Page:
Jayne shares the challenges facing the finance industry when it comes to Sustainability, ESG, and the ‘right’ way to communicate progress and achievements to your customers.
At a time when the principles of ESG are more important than ever, the finance industry walks a delicate tightrope. The desire to demonstrate positive steps towards more sustainable, ethical practises is, for many, counterbalanced by the risk of being seen to ‘overstate’ their achievements.
In this interview with Jayne Shawcross, Group Head of Marketing at Blackfinch Group, Jayne shares how the changing public perception of ‘ESG’ contrasts with the practical guidance at its core, the challenges marketers in the financial world face when it comes to celebrating progress, and the opportunities ahead for financial services leaders to drive more positive change with transparency and authenticity.
With over 23 years of marketing experience across various sectors from Financial Services to Renewable Energy and Mental Health, Jayne Shawcross is currently Group Head of Marketing at Blackfinch Group.
“I’ve worked in various organisations over the years, choosing brands where I felt I could really make a difference and where I felt a personal alignment to their proposition in some way.
Currently, I’m the Head of Marketing across Blackfinch Group, in what is an exciting and challenging role that involves delivering for a family of 5 brands that each have their own offering within the Financial Services space.
I have a team of six talented marketeers covering disciplines of Design & Brand, Digital, PR, Content and Internal comms.”
Alongside this, Jayne acts as the marketing lead on new projects and strategic initiatives such as product launches and business change, bringing in market insights and helping to shape new propositions.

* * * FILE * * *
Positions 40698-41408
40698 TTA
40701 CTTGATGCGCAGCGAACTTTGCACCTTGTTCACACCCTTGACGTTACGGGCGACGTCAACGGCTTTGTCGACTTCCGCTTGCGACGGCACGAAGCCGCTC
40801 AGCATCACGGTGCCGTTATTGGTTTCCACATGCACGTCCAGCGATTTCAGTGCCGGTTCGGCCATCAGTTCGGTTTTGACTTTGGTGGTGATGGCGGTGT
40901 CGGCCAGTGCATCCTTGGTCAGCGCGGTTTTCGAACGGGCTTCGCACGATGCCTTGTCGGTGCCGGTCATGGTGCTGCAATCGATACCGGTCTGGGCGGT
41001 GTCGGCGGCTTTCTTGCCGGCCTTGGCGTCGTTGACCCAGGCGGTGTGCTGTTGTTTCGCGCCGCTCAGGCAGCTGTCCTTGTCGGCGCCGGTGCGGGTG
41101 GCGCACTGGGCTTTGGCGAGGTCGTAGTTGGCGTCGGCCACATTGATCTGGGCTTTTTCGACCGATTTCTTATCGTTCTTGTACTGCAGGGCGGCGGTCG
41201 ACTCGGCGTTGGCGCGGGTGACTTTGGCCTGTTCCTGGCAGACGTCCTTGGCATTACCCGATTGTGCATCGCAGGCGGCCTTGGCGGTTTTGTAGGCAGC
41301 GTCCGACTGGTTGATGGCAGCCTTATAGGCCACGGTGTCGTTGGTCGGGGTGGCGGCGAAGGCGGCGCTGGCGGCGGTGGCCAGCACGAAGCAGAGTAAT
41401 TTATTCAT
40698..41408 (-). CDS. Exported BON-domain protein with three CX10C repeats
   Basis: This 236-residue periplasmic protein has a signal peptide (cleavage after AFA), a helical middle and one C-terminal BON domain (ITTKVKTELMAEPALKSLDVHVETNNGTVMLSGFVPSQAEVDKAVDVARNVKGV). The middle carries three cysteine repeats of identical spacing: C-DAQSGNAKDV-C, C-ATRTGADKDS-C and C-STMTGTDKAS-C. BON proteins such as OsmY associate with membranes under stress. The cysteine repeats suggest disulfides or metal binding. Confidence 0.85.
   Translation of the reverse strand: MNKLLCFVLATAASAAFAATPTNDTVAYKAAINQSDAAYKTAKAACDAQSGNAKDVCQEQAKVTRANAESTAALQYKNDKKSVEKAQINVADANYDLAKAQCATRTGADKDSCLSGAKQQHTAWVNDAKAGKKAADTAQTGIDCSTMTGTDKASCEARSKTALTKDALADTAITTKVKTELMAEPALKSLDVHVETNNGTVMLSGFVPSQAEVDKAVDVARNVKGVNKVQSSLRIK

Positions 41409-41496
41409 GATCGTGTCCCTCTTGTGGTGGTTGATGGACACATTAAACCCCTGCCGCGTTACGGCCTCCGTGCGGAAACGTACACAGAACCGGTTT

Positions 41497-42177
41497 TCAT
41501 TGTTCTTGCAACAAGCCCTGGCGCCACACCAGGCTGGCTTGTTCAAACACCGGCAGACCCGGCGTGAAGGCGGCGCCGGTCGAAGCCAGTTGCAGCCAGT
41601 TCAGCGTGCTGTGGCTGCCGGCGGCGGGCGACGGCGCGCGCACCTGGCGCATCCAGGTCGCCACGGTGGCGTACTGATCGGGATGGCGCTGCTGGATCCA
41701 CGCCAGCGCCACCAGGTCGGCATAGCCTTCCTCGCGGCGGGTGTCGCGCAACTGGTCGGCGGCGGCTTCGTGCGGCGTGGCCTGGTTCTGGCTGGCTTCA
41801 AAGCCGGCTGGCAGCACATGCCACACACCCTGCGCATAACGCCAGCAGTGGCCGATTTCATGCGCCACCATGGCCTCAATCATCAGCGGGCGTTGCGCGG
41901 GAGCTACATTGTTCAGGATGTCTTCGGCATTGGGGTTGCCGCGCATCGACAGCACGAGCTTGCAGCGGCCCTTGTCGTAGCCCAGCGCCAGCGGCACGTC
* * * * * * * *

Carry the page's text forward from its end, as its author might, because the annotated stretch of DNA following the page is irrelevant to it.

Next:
Over the last few years, the financial services sector has seen a dramatic increase in ESG and sustainable investments. However, this has also led to increasing concerns of consumer confusion about the nature of some of these investments.
For many within the Financial Services space, the risk of reprimand for ‘incorrectly’ marketing certain initiatives is beginning to outweigh the benefits of sharing the positive steps being made.
“The use of labels such as responsible, sustainable, ESG and impact investing have become a challenge, as well as an opportunity to attract clients towards good outcomes.
The way that the public understand these labels, doesn’t always marry with the original intention for the label. For example, ESG which is a risk management strategy, is often mistakenly pigeonholed as ‘a green product’.
In addition, phrases such as ‘greenwashing’ are prevalent now. There are companies whose sole purpose is to publicly uncover greenwashing.”
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In recent years, the consequences of ‘greenwashing’ combined with the increased spotlight on sustainable practises have had a huge impact on all marketers in all industries, however marketing and communications leaders in the Financial Services world face a unique challenge.
As Jayne shares, “ESG – to the Finance sector – is a risk management framework. It allows firms to assess and manage potential risks on the environment, society, and decision-making processes.
However, the public perception of ESG is often confused by alternative labels that surround this space, such as impact investing, climate change, sustainability etc. These terms have been used by various brands with slightly different meanings and for retail consumers looking for a simple explanation, this can lead to mistakenly grouping it all into a meaning of ‘green’.”
“Worryingly, there also seems to be a shift towards a quite binary attitude of a brand (or product) being either ‘good’ or ‘bad’. Some audiences believe for a brand to make a sustainability claim they must be perfect in every sense or it’s ‘greenwashing’.”
“The challenge this creates for brands within Financial Services is a fear of being accused of ‘greenwashing’, or misinterpretation of how they are genuinely making a positive difference.
For marketers this can cause confusion and disengagement in the promotion of their business’ ESG activity. This is especially sad for those marketers who are motivated on a more altruistic, or personal level, in their choice of job. If you get excited by making a difference, but you’re fearful of sharing what you’re doing, it can be quite detrimental.”